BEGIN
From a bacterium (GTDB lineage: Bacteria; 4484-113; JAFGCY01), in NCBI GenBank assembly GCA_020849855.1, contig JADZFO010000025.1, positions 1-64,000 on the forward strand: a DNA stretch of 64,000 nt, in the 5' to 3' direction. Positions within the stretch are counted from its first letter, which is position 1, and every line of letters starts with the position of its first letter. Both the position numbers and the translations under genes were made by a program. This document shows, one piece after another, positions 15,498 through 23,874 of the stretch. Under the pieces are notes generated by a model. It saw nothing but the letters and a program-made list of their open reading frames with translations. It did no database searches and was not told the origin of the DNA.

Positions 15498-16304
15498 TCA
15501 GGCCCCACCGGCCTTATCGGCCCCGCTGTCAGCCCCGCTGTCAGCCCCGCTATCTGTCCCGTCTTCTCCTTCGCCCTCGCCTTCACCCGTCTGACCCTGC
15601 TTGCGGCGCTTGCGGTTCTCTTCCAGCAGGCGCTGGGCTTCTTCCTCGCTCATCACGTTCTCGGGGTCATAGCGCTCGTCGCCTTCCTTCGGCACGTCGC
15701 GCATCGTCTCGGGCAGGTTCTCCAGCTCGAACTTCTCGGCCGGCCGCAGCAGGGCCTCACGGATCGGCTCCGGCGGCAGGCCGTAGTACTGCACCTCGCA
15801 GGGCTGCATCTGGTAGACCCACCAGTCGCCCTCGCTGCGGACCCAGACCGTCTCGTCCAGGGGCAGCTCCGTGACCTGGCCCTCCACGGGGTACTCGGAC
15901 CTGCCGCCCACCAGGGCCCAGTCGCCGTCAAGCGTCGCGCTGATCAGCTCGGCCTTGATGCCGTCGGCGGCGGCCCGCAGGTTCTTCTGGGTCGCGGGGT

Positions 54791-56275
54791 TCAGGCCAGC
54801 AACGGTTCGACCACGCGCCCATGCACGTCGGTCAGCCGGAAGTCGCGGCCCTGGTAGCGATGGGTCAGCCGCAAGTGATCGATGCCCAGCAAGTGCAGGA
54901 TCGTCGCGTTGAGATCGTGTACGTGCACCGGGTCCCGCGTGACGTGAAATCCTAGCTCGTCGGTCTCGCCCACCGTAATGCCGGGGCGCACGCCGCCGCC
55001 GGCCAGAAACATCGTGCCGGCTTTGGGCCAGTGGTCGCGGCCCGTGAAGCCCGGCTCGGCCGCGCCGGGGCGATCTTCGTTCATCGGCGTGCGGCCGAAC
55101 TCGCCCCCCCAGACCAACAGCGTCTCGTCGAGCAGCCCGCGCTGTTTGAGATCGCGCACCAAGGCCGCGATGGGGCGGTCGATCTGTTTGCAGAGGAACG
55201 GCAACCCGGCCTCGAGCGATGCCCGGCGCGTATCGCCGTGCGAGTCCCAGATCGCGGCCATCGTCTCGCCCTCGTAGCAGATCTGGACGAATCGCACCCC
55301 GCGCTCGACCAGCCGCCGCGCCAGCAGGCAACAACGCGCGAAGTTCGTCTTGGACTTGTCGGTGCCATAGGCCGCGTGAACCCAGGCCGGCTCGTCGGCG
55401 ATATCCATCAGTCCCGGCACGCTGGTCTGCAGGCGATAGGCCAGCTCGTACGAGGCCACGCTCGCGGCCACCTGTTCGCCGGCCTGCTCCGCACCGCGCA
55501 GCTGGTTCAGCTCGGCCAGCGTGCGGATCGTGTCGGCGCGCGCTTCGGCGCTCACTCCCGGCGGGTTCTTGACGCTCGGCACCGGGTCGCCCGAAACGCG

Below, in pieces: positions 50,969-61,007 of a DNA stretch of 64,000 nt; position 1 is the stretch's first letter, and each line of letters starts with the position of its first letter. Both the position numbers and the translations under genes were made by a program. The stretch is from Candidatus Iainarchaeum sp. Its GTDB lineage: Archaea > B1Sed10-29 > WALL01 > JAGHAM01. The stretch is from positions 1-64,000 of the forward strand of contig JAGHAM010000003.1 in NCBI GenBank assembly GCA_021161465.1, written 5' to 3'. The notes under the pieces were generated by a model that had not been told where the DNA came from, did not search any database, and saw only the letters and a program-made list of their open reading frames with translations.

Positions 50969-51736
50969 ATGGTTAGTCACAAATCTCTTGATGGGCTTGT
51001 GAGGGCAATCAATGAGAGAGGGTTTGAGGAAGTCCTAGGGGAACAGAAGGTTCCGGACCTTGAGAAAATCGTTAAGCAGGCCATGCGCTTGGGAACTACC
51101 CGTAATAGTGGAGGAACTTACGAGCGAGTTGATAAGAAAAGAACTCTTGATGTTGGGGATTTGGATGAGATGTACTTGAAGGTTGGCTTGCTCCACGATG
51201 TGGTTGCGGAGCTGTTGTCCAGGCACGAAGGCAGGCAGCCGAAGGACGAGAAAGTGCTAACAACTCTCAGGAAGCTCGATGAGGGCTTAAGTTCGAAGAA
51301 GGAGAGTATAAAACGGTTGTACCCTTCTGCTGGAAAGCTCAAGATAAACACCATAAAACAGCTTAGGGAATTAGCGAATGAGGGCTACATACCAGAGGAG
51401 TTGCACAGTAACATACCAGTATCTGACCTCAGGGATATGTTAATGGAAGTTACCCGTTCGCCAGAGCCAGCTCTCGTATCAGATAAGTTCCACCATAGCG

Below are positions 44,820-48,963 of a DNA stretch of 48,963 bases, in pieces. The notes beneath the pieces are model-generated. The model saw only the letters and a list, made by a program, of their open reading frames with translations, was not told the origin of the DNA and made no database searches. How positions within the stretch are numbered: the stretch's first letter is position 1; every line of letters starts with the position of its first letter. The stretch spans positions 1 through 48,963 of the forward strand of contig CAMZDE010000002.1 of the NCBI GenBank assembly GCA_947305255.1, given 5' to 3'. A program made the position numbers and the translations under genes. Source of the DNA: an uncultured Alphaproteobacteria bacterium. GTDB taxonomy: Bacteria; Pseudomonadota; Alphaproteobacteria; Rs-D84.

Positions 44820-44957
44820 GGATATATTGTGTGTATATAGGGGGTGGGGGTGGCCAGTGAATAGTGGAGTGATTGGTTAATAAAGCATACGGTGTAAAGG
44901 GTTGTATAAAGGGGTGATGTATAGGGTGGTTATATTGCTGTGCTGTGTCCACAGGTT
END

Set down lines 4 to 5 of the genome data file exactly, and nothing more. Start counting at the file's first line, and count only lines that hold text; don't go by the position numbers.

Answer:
15501 GGCCCCACCGGCCTTATCGGCCCCGCTGTCAGCCCCGCTGTCAGCCCCGCTATCTGTCCCGTCTTCTCCTTCGCCCTCGCCTTCACCCGTCTGACCCTGC
15601 TTGCGGCGCTTGCGGTTCTCTTCCAGCAGGCGCTGGGCTTCTTCCTCGCTCATCACGTTCTCGGGGTCATAGCGCTCGTCGCCTTCCTTCGGCACGTCGC